While buying and selling shares doesn't pose any regulatory risks for investors who only trade shares that they bought in the open market, the Securities Act provides that any person who buys securities from an issuer with a view to redistributing those securities is an "underwriter." While normal investors can buy and sell in the open market with impunity, underwriters can only resell shares into the public market under an effective registration statement.

    In an IPO, an issuer files a registration statement with the SEC and professional underwriters buy the securities from the issuer and redistribute them to the public in a single day. Issuers can also file a registration statement with the SEC for a "registered direct transaction" and then sell the securities to the public. In both cases, the purchasers are not classified as underwriters and they can rely on the Section 4(1) exemption like everyone else.

    In an unregistered transaction, an issuer sells stock to a group of investors and then files a resale registration statement that allows those investors to redistribute their securities to the public over time. It's a slow-motion version of an IPO that can take weeks, months or even years to unfold. From a regulatory perspective, however, all investors in an unregistered transaction stand in the same shoes as the underwriters of an IPO. As long as the securities remain in the hands of the investors who bought them from the issuer, the securities are restricted and resale transactions can only be effected pursuant to a registration statement or an available exemption.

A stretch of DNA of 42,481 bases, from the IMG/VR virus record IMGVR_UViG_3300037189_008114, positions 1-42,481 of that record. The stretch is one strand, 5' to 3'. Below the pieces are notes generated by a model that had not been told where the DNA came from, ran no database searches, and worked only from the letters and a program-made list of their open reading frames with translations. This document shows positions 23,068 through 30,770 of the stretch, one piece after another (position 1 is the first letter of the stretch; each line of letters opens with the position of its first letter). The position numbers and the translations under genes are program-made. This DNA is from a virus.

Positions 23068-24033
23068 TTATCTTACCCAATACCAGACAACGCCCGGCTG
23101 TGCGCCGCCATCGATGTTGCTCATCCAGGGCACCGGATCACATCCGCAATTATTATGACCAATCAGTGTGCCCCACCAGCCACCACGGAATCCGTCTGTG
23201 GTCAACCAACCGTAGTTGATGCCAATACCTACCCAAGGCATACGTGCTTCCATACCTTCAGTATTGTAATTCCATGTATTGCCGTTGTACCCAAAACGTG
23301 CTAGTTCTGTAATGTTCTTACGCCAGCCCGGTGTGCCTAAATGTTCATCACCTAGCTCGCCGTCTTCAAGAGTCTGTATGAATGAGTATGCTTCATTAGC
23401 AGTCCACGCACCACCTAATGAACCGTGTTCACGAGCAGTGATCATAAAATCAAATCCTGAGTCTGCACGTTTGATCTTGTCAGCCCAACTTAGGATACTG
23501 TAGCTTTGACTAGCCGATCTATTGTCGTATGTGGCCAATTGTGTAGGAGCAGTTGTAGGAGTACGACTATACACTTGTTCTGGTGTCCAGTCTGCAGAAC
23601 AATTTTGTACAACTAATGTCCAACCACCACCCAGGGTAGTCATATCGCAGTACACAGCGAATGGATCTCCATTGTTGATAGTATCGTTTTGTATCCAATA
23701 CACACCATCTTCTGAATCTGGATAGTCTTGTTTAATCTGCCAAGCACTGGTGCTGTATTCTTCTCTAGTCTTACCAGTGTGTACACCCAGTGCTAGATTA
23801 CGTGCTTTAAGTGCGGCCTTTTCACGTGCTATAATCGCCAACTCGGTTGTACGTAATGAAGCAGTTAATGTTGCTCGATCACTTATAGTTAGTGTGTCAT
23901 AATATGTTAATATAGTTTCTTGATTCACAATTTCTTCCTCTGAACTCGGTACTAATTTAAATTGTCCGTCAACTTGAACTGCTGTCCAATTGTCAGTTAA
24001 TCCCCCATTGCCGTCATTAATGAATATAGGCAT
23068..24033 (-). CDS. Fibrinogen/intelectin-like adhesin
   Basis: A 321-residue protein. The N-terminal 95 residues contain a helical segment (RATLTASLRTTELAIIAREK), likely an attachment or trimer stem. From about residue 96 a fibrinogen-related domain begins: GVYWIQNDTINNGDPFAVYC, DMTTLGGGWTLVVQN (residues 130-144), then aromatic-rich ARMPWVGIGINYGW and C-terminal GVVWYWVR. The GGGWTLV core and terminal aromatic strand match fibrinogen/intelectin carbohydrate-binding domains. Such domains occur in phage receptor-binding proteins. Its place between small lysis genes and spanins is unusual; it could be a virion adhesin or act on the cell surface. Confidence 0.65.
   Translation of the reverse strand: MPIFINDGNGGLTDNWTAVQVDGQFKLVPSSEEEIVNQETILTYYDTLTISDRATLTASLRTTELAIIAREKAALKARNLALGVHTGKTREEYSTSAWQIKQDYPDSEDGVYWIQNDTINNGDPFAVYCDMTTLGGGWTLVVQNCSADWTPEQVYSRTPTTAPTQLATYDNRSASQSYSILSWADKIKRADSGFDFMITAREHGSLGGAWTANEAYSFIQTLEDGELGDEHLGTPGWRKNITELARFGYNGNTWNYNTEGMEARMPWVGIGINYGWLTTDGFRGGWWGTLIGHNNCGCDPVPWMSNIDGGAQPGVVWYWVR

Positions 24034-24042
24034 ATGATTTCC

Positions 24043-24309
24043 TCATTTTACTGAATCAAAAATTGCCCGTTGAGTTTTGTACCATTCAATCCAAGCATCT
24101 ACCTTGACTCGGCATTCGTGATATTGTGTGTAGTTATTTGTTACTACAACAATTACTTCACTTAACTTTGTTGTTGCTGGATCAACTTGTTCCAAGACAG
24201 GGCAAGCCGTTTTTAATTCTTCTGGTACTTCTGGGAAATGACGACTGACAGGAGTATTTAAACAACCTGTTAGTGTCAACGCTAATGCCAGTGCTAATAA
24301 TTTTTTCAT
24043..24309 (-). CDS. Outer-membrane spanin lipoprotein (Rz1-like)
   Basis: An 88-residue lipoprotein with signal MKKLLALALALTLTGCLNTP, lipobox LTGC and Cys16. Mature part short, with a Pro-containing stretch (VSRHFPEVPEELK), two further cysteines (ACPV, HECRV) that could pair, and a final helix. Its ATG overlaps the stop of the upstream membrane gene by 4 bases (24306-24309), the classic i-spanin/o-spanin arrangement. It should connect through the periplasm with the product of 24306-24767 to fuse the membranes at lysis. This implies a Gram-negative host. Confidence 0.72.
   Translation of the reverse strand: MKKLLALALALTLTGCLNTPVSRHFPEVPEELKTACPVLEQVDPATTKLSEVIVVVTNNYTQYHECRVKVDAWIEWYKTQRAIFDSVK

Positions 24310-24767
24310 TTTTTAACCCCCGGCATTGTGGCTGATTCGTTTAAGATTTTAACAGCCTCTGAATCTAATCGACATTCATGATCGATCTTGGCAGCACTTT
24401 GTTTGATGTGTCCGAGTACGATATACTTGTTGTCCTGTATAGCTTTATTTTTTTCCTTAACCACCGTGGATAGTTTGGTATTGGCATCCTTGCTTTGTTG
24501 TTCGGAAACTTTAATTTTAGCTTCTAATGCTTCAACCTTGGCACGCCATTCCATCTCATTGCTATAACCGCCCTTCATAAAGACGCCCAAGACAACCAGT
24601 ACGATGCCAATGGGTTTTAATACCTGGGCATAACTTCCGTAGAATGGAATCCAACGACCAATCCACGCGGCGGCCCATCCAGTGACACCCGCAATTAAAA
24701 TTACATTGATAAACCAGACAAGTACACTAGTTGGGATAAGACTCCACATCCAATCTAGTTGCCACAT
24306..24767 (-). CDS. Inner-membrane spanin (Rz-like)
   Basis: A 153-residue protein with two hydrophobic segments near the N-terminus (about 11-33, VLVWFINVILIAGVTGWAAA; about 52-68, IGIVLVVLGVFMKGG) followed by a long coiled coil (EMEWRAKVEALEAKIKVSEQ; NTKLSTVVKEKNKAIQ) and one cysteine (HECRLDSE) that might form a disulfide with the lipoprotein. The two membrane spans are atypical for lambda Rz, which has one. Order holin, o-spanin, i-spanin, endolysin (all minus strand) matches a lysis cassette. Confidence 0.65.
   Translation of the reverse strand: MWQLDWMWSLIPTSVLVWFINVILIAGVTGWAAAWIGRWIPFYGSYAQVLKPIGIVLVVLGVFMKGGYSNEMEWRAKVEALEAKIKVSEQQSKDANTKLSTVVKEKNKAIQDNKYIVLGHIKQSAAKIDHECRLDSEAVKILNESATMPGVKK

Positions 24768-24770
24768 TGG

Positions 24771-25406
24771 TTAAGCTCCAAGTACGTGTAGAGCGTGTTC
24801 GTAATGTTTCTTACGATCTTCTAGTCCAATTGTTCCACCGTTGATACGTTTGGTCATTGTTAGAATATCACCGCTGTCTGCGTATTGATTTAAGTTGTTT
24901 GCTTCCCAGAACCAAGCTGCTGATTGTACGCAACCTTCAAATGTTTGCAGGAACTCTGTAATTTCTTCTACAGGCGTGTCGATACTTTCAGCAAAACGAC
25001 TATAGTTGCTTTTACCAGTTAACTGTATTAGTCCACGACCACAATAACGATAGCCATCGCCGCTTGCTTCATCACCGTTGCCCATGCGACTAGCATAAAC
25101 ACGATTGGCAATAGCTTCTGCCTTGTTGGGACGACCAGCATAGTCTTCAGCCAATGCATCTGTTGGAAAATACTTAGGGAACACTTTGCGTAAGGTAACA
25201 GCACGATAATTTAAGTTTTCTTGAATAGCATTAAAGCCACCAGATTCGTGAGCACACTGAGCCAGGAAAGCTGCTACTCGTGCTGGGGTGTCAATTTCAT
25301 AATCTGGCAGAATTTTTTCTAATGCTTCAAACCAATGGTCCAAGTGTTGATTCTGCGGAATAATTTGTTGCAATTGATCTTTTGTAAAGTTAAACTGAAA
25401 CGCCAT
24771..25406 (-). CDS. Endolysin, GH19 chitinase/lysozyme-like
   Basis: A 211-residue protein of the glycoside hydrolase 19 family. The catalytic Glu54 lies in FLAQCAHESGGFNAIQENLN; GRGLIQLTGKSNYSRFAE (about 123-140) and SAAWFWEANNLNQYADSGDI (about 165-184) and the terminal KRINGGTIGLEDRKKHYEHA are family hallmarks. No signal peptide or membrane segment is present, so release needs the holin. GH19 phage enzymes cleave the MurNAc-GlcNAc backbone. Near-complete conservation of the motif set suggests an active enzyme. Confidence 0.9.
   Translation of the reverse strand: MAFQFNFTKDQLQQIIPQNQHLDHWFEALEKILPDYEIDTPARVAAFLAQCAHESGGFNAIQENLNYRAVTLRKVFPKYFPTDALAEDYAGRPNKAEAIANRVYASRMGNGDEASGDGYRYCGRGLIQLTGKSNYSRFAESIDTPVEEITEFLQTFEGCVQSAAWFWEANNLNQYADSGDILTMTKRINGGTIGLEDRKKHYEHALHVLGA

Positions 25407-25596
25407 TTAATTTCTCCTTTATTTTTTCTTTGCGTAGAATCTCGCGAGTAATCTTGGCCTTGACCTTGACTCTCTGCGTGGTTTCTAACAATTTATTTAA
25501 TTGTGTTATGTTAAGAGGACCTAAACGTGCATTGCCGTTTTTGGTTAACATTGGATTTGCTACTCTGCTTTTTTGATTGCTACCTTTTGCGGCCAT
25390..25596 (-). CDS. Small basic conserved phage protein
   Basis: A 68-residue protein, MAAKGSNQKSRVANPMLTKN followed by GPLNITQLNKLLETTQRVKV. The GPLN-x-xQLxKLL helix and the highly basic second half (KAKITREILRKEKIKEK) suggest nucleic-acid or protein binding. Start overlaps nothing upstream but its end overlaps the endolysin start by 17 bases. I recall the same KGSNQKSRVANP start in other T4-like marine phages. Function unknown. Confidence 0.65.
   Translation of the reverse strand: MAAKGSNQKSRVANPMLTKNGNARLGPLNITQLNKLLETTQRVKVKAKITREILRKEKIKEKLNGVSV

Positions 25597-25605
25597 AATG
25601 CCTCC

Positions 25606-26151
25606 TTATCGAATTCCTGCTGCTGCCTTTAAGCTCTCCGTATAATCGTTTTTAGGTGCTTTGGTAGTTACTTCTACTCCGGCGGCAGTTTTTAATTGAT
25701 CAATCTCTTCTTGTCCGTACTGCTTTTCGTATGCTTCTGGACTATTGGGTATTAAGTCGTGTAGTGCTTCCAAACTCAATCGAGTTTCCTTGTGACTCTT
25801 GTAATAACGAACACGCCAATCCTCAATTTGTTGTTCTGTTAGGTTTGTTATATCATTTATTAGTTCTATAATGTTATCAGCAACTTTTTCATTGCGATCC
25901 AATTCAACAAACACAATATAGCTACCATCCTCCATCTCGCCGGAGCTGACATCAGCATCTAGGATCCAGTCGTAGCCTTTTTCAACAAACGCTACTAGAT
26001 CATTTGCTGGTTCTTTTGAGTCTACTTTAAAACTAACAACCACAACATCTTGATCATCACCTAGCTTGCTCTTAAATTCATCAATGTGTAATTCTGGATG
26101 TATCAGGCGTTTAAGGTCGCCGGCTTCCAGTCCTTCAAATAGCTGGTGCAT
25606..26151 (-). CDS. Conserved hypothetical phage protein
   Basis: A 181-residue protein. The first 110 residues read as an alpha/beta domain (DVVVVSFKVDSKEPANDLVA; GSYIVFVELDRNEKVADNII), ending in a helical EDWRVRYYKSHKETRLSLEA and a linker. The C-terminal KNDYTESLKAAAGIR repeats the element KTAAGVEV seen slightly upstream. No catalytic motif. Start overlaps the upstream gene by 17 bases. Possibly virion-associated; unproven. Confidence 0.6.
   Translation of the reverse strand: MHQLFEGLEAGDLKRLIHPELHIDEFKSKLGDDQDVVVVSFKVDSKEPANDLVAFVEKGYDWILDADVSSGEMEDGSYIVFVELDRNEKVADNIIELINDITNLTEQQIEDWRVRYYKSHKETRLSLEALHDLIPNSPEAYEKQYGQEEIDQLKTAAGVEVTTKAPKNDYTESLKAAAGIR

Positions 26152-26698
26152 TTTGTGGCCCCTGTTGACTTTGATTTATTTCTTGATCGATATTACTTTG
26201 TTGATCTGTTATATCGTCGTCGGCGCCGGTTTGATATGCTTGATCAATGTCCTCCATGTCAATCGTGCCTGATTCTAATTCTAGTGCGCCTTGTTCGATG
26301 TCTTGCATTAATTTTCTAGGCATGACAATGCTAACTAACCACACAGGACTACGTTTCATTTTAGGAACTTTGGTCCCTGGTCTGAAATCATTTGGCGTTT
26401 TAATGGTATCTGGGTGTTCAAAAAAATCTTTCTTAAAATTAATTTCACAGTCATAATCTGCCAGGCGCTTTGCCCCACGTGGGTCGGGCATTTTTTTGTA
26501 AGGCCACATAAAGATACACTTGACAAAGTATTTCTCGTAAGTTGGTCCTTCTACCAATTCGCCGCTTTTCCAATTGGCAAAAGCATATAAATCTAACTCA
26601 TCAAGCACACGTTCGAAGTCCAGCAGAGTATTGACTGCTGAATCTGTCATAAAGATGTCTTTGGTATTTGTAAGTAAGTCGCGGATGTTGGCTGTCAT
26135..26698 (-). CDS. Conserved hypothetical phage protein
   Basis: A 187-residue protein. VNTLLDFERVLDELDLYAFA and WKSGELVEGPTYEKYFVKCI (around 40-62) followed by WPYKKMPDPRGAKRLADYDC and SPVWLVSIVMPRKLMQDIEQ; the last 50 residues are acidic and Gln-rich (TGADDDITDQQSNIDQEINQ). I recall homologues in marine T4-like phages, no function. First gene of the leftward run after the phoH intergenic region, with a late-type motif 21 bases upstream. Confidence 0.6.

While most investors will never need to understand the intricacies of securities registration and resale transactions, all investors should know that exempt open market transactions do not give rise to any special back-office procedures but resale transactions by underwriters do. That extra paperwork makes it very hard for an underwriter to comply with T+3 delivery requirements and usually means the transaction will be flagged as a "short-sale" for FINRA reporting purposes.

    If we scrutinize Axion's history, there was only one financing transaction in 2012 where an SEC registration statement was filed and declared effective before the stock was sold to investors. While the 2012 investors ended up in the same regulatory position as open market purchasers, all of the other investors who bought stock from Axion in 2004 through 2011 and in the 2013 PIPE fell into the "extra paperwork" class, which means that resales by those investors ought to show up as short sales in the daily FINRA reports.

    The following is an enhanced version of the FINRA graph that I send the Axion Power Host every week. The blue and red columns are keyed to the left-hand axis and show total reported trading and short sale volumes on a monthly basis since January 2010. The green line is keyed to the right-hand axis and shows the monthly short percentages since January 2010.

    (click to enlarge)